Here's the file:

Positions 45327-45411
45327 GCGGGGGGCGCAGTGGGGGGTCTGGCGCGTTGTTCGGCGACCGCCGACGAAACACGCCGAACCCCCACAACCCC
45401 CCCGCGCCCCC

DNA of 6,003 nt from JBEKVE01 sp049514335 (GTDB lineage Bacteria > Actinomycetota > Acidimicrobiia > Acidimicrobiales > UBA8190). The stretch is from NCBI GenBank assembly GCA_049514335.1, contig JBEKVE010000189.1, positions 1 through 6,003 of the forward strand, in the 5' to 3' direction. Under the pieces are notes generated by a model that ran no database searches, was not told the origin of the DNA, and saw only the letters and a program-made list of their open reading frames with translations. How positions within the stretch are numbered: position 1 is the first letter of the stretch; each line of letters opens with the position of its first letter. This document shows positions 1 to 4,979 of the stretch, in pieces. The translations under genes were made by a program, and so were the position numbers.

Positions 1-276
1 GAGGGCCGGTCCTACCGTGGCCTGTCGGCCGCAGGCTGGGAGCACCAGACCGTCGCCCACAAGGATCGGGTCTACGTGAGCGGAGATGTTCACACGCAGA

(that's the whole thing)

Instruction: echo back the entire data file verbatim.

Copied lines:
Positions 45327-45411
45327 GCGGGGGGCGCAGTGGGGGGTCTGGCGCGTTGTTCGGCGACCGCCGACGAAACACGCCGAACCCCCACAACCCC
45401 CCCGCGCCCCC

DNA of 6,003 nt from JBEKVE01 sp049514335 (GTDB lineage Bacteria > Actinomycetota > Acidimicrobiia > Acidimicrobiales > UBA8190). The stretch is from NCBI GenBank assembly GCA_049514335.1, contig JBEKVE010000189.1, positions 1 through 6,003 of the forward strand, in the 5' to 3' direction. Under the pieces are notes generated by a model that ran no database searches, was not told the origin of the DNA, and saw only the letters and a program-made list of their open reading frames with translations. How positions within the stretch are numbered: position 1 is the first letter of the stretch; each line of letters opens with the position of its first letter. This document shows positions 1 to 4,979 of the stretch, in pieces. The translations under genes were made by a program, and so were the position numbers.

Positions 1-276
1 GAGGGCCGGTCCTACCGTGGCCTGTCGGCCGCAGGCTGGGAGCACCAGACCGTCGCCCACAAGGATCGGGTCTACGTGAGCGGAGATGTTCACACGCAGA